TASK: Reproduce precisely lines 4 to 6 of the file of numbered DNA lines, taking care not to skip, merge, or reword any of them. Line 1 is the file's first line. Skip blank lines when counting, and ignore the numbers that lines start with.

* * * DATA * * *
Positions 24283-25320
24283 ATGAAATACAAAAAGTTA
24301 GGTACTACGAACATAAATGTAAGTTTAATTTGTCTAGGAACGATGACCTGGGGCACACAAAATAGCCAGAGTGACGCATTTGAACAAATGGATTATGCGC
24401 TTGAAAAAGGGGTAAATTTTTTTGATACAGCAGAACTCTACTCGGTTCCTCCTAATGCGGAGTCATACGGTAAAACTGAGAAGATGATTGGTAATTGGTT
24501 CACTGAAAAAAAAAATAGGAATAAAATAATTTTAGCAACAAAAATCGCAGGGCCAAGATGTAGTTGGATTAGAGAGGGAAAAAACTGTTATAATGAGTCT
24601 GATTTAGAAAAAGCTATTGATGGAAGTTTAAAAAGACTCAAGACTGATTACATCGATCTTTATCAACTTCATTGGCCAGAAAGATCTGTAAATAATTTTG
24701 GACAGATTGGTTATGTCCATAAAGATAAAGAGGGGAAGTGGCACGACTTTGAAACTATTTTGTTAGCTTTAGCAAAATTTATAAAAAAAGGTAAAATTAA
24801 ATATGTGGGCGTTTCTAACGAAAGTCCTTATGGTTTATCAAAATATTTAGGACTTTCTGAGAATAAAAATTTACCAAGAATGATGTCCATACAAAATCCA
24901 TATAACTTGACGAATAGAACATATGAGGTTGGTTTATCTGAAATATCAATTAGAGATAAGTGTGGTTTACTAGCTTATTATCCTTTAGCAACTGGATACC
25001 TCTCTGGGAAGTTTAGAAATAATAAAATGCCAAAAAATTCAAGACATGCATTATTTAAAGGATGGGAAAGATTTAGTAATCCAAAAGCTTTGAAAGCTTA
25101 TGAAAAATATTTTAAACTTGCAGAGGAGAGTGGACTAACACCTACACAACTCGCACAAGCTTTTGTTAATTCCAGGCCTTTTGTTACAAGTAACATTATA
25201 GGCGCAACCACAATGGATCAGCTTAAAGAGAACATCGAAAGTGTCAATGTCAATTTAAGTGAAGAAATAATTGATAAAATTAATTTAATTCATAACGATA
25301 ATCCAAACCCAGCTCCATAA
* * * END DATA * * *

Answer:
24401 TTGAAAAAGGGGTAAATTTTTTTGATACAGCAGAACTCTACTCGGTTCCTCCTAATGCGGAGTCATACGGTAAAACTGAGAAGATGATTGGTAATTGGTT
24501 CACTGAAAAAAAAAATAGGAATAAAATAATTTTAGCAACAAAAATCGCAGGGCCAAGATGTAGTTGGATTAGAGAGGGAAAAAACTGTTATAATGAGTCT
24601 GATTTAGAAAAAGCTATTGATGGAAGTTTAAAAAGACTCAAGACTGATTACATCGATCTTTATCAACTTCATTGGCCAGAAAGATCTGTAAATAATTTTG